Nevertheless, he says, the brief scuffle failed to rattle the tight-knit community of Charlottesville, which bounced back to normal the following day.

"Nothing was different, people of all backgrounds and colors were doing what they always do, getting coffee, laughing with friends, eating great food, and ultimately, the Klan's presence had a zero sum effect," he says.

He believes Saturday's rally will be "more of the same."

Regardless of how the alt-rightists choose to send their message, they for sure won't be crashing at Lappa's place — soon or ever.

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On an old episode of "The Oprah Winfrey Show" in July 1992, Oprah put her audience through a social experiment that puts racism in a new light. Despite being nearly two decades old, it's as relevant today as ever.

She split the audience members into two groups based on their eye color. Those with brown eyes were given preferential treatment by getting to cut the line and given refreshments while they waited to be seated. Those with blue eyes were made to put on a green collar and wait in a crowd for two hours.

Staff were instructed to be extra polite to brown-eyed people and to discriminate against blue-eyed people. Her guest for that day's show was diversity expert Jane Elliott, who helped set up the experiment and played along, explaining that brown-eyed people were smarter than blue-eyed people.

Watch the video to see how this experiment plays out.

Oprah's Social Experiment on Her Audience www.youtube.com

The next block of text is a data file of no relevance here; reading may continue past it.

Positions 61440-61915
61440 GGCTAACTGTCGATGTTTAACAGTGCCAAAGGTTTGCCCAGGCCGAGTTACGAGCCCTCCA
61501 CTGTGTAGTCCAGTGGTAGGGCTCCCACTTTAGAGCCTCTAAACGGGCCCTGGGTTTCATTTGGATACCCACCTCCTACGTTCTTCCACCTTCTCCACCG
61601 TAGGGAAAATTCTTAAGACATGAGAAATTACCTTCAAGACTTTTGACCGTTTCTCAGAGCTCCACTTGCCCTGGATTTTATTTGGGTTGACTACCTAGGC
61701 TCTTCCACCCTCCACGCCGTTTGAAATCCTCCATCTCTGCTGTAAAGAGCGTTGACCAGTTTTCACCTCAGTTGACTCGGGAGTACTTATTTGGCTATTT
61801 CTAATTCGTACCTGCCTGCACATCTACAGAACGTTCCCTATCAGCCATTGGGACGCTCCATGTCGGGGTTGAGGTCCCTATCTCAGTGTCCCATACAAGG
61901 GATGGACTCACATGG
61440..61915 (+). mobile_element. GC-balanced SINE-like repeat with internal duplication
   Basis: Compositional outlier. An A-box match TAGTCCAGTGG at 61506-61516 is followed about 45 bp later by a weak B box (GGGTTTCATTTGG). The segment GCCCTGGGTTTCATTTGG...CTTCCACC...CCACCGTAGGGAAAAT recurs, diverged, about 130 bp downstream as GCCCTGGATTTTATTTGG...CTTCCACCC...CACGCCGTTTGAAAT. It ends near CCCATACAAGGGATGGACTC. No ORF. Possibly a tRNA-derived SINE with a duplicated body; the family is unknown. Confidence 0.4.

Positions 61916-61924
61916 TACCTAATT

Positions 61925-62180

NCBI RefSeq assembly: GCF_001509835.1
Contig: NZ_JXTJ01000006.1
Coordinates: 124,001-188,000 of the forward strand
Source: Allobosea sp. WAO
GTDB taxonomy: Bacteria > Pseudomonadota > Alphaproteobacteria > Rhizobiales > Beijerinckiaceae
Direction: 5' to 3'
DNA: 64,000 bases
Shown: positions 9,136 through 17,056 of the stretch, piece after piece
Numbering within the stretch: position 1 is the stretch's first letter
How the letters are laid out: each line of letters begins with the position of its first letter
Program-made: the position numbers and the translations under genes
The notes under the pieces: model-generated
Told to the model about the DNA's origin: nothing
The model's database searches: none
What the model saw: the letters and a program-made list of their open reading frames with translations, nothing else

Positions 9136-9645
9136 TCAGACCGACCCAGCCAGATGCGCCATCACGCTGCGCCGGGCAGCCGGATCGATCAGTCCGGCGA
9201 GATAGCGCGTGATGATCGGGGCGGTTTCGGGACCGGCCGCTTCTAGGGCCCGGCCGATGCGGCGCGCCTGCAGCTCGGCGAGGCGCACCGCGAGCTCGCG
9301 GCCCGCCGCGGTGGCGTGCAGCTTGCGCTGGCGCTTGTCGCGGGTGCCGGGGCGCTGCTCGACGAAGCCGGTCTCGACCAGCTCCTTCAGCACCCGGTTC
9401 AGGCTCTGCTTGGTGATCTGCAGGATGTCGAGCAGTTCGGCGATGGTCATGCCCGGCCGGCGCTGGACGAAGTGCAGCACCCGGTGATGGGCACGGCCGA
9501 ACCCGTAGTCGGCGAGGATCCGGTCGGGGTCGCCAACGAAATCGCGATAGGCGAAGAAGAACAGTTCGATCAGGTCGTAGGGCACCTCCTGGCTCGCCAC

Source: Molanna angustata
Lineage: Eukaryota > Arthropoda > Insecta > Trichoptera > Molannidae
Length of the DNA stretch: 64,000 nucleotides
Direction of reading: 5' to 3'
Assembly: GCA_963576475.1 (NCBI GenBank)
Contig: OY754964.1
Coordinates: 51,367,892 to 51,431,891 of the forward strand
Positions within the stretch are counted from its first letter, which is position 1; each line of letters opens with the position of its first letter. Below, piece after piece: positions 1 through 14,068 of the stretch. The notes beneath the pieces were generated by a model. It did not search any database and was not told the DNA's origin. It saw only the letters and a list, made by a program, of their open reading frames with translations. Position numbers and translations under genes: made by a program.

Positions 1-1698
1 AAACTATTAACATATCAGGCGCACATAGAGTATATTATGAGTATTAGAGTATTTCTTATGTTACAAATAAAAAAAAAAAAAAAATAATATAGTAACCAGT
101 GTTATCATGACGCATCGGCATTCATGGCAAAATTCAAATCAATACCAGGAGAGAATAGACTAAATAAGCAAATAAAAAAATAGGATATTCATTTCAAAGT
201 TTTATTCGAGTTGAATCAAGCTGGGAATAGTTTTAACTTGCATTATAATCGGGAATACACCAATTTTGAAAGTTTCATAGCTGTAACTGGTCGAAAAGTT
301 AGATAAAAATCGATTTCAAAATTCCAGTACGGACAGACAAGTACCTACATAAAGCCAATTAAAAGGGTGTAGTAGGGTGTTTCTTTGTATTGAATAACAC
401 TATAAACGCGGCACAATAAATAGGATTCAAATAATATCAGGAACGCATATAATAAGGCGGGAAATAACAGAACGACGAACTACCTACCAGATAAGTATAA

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Cadbury has removed the words from its Dairy Milk chocolate bars in the U.K. to draw attention to a serious issue, senior loneliness.

On September 4, Cadbury released the limited-edition candy bars in supermarkets and for every one sold, the candy giant will donate 30p (37 cents) to Age UK, an organization dedicated to improving the quality of life for the elderly.

Cadbury was prompted to help the organization after it was revealed that 225,000 elderly people in the UK often go an entire week without speaking to another person.

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Young people today are facing what seems to be greater exposure to complex issues like mental health, bullying, and youth violence. As a result, teachers are required to be well-versed in far more than school curriculum to ensure students are prepared to face the world inside and outside of the classroom. Acting as more than teachers, but also mentors, counselors, and cheerleaders, they must be equipped with practical and relevant resources to help their students navigate some of the more complicated social issues – though access to such tools isn't always guaranteed.

Take Dr. Jackie Sanderlin, for example, who's worked in the education system for over 25 years, and as a teacher for seven. Entering the profession, she didn't anticipate how much influence a student's home life could affect her classroom, including "students who lived in foster homes" and "lacked parental support."

Dr. Jackie Sanderlin, who's worked in the education system for over 25 years.